NCERT Solutions for Class 12 Biology Chapter 1: Reproduction in Organisms

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Chapter1. Reproduction in Organisms
CategoryNCERT Solutions for Class 12

Our NCERT Solutions for Class 12 Biology is a great resource for students preparing for boards or competitive exams, such as the NEET. These Biology Class 12 Solutions are made by expert faculties, keeping the latest curriculum in mind. Besides helping students with understanding the concepts of Biology, these solutions are also helpful in writing accurate answers that are vital to score full marks in examinations. On this page, we have given the Class 12 Biology Chapter 1: Reproduction in Organisms Solutions.

NCERT Solutions for Class 12 Biology Chapter 1

Reproduction in Organisms Solutions

Q1) Why is reproduction essential for organisms?

Answer) Reproduction is a fundamental feature of all living organisms. It is a biological process through which living organisms produce offspring’s similar to them. Reproduction ensures the continuance of various species on the Earth. In the absence of reproduction, the species will not be able to exist for a long time and may soon get extinct.

Q2) Which mode of reproduction is better: asexual or sexual? Why?

Answer) Sexual reproduction is better than asexual reproduction because it produces offsprings that are genetically unique from the parents. It also means that the offspring will be more resilient and be able to survive better than either parent due to genetic variation.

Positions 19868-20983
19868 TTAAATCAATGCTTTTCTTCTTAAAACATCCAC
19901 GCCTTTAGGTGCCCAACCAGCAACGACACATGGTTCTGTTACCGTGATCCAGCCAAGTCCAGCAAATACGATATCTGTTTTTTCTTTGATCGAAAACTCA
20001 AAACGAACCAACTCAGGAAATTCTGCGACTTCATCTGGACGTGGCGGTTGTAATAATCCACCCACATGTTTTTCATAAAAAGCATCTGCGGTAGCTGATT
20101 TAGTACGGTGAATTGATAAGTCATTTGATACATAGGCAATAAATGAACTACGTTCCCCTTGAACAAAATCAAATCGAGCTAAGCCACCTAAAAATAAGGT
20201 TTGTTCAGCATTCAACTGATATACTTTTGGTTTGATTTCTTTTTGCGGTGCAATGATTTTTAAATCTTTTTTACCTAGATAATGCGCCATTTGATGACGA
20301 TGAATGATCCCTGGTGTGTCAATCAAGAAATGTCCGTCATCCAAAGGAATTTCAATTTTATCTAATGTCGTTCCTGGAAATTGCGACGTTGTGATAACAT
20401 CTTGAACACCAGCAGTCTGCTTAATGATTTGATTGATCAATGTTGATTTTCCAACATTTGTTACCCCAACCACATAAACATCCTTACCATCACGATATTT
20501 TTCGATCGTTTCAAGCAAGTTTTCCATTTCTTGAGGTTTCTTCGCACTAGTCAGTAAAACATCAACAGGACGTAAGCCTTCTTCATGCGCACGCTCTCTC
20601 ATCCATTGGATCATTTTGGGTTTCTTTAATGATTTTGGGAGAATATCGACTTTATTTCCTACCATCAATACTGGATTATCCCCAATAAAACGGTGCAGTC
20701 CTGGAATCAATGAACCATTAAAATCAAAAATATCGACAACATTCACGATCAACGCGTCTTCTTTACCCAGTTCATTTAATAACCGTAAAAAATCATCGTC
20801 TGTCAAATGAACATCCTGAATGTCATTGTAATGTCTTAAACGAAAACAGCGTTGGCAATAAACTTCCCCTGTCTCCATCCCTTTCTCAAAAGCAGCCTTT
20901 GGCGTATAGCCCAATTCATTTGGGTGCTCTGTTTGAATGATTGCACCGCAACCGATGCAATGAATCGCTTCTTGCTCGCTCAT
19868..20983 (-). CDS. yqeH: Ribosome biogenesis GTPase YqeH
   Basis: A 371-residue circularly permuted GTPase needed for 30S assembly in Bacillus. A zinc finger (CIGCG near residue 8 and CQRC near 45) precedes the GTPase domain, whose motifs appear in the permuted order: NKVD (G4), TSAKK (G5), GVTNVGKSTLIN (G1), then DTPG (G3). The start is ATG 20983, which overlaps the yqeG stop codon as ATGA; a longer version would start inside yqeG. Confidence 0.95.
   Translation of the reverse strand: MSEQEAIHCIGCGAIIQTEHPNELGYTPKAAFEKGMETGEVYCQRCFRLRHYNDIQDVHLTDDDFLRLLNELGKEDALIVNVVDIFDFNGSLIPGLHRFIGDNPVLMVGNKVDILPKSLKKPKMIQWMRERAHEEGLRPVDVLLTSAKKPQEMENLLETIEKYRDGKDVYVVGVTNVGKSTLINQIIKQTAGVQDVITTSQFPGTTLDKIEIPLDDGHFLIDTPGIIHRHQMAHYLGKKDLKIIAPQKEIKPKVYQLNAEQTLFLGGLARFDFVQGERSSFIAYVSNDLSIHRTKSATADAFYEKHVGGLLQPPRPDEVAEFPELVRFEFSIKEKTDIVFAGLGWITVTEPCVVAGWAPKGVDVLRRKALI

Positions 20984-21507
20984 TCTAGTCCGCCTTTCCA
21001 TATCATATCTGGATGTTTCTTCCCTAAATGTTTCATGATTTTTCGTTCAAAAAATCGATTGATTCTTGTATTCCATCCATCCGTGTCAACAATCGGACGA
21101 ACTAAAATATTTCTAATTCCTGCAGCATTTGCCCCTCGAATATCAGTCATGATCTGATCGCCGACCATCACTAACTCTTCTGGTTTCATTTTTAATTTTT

Q3) Why is the offspring formed by asexual reproduction referred to as clone?

Answer) A clone is a group of morphologically and genetically identical individuals. In the process of asexual reproduction, only one parent is involved and there is no fusion of the male and the female gamete. As a result, the offsprings so produced are morphologically and genetically similar to their parents and are thus, called clones.

Q4) Offspring formed due to sexual reproduction have better chances of survival. Why? Is this statement always true?

Answer) Sexual reproduction is said to occur when two gametes fuse. This leads to the production of the offspring that are genetic variants of the parents and therefore, are able to survive better.

However, the organisms produced by sexual reproduction do not always survive more than those produced by asexual reproduction. Sometimes, the organisms produced by asexual reproduction survive better than those produced by sexual reproduction. Also, it is a fairly quick process and consumes less energy and time.